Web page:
Carpet roses, commonly referred to as groundcover roses, are a wonderful low-maintenance rose option to add beautiful color to your garden while also covering large areas with plants. They look fantastic in pots, borders, mass plantings, urban gardens, and as just general groundcover. They need a lot of sun and require at least six hours each day in direct sunlight. You can enjoy their blooms from April through October.
Do you want to plant your own groundcover roses? In this guide, we’ll list some of the best groundcover rose varieties that are perfect for various use cases, from simple gardens to large landscaping projects.
The Benefits of Groundcover Roses
Groundcover roses readily fill the low regions of a garden with abundant quantities of color, especially in locations with trees and bushes. Groundcover roses appear in practically every hue imaginable, with the exception of pure blue, and bloom for almost the whole growing season.
These roses are considerate of their neighbors and grow around them rather than smothering them, in contrast to other typical groundcover plants that can become invasive. Additionally, these rose bushes look fantastic draping over walls, hanging baskets, or window boxes.
How to Care for Groundcover Roses
The optimum conditions for groundcover roses, like all roses, are full sun. These plants may, however, thrive in some shade due to their resilience to disease. Partial shade offers a lower risk of illness for roses than full sun, despite the fact that these plants may not bloom quite as profusely.
Rich, well-drained soils are preferred for groundcover roses. To ensure that your plants continue looking their best, regularly amend the soil with organic materials and fertilizer. After planting, give roses plenty of water to help them grow. Put this into action at the plant’s base using a watering can to water the soil directly. To avoid potential disease issues, avoid overhead watering.
Groundcover roses require little upkeep once they are established. Groundcover varieties don’t require deadheading as other rose varieties do. These plants are so hardy that they will keep blooming even if the old blossoms are left on. However, it is crucial to prune back roses by about two-thirds in late winter or early spring before new growth emerges. By doing this, you may grow plants that are full, thick, and have many blossoms each year.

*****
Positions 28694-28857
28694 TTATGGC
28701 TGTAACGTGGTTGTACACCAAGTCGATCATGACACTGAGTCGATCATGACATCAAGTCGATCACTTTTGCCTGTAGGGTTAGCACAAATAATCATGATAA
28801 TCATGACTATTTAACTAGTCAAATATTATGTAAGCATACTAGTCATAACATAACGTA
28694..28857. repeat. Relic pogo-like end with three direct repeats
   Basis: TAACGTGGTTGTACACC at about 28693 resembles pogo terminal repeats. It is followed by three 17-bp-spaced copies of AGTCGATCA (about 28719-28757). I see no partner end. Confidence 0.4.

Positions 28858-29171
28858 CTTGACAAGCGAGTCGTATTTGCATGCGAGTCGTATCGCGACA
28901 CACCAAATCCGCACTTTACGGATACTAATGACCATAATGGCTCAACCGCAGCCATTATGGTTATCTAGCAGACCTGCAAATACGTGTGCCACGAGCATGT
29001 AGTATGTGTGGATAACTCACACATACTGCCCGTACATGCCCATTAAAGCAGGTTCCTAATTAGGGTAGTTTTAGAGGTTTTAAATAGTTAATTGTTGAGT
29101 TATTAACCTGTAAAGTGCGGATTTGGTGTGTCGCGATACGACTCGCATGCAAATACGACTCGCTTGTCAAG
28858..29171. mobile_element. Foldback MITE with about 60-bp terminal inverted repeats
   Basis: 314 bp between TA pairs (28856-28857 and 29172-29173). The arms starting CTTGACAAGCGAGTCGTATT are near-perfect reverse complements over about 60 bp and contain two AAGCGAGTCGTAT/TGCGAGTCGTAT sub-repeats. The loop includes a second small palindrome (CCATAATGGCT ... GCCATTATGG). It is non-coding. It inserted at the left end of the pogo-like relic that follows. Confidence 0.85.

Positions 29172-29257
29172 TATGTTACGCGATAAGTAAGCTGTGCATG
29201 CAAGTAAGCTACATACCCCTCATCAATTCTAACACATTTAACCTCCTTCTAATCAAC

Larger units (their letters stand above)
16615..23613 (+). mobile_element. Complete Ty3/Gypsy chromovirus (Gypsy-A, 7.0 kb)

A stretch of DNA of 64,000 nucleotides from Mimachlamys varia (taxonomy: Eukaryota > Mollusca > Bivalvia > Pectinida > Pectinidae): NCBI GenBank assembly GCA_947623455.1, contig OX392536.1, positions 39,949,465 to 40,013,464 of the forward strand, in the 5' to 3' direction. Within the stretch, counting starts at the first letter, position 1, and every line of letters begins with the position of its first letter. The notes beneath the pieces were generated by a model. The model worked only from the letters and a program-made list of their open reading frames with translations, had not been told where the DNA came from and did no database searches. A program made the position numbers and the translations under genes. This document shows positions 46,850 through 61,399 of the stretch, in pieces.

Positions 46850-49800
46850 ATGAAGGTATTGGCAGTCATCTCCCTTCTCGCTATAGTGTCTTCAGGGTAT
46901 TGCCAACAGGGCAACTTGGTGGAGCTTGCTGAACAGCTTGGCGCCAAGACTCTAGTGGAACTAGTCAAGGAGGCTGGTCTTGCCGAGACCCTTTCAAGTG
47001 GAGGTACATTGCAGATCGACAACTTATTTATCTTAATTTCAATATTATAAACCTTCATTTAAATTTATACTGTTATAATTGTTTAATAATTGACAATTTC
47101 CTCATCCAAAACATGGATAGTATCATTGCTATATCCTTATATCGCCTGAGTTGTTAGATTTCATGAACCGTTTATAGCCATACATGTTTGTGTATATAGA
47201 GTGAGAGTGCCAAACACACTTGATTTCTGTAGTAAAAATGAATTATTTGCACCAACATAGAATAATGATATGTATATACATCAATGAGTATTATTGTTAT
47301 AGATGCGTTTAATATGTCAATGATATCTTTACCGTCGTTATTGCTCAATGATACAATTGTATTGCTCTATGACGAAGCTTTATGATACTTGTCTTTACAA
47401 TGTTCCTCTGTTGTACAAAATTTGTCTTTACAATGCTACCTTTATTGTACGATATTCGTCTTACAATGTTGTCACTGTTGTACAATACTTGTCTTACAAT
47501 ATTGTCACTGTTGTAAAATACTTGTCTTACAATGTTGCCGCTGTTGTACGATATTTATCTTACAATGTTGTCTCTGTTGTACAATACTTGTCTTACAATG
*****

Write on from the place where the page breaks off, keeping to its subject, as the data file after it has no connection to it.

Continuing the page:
Another thing to keep in mind is that these rose plants are not as thick as other groundcover plants. They do not act to inhibit weed development the way usual perennials that create mats do. In order to minimize any potential weed issues, it is a good idea to mulch below these roses.
With these care requirements in mind, let’s take a look at some beautiful types of groundcover roses.
Popcorn Drift Rose
Botanical Name: Rosa ‘Novarospop’
This lovely and classy rose blooms gold in the spring before gradually changing to a blend of gentle yellows and whites. The full-sized flowers have a 15 to 25-petal count, are rather compact, and have a faint scent. The middle of the season is when the scent is most apparent. Continuous blooming from the beginning of spring until the first frost results in the ideal white and yellow blossoms to appreciate for months at a time.
In addition to these flowers being distinctive on their own, the early-spring dark green foliage also provides a quirky backdrop for the vibrant hues. The leaf begins its life with a little reddish hue, then develops into a lustrous, deep green. USDA hardiness zones five through 11 are ideal for growing these roses.
Happy Chappy Groundcover Rose
Botanical Name: Rosa ‘INTERhappy’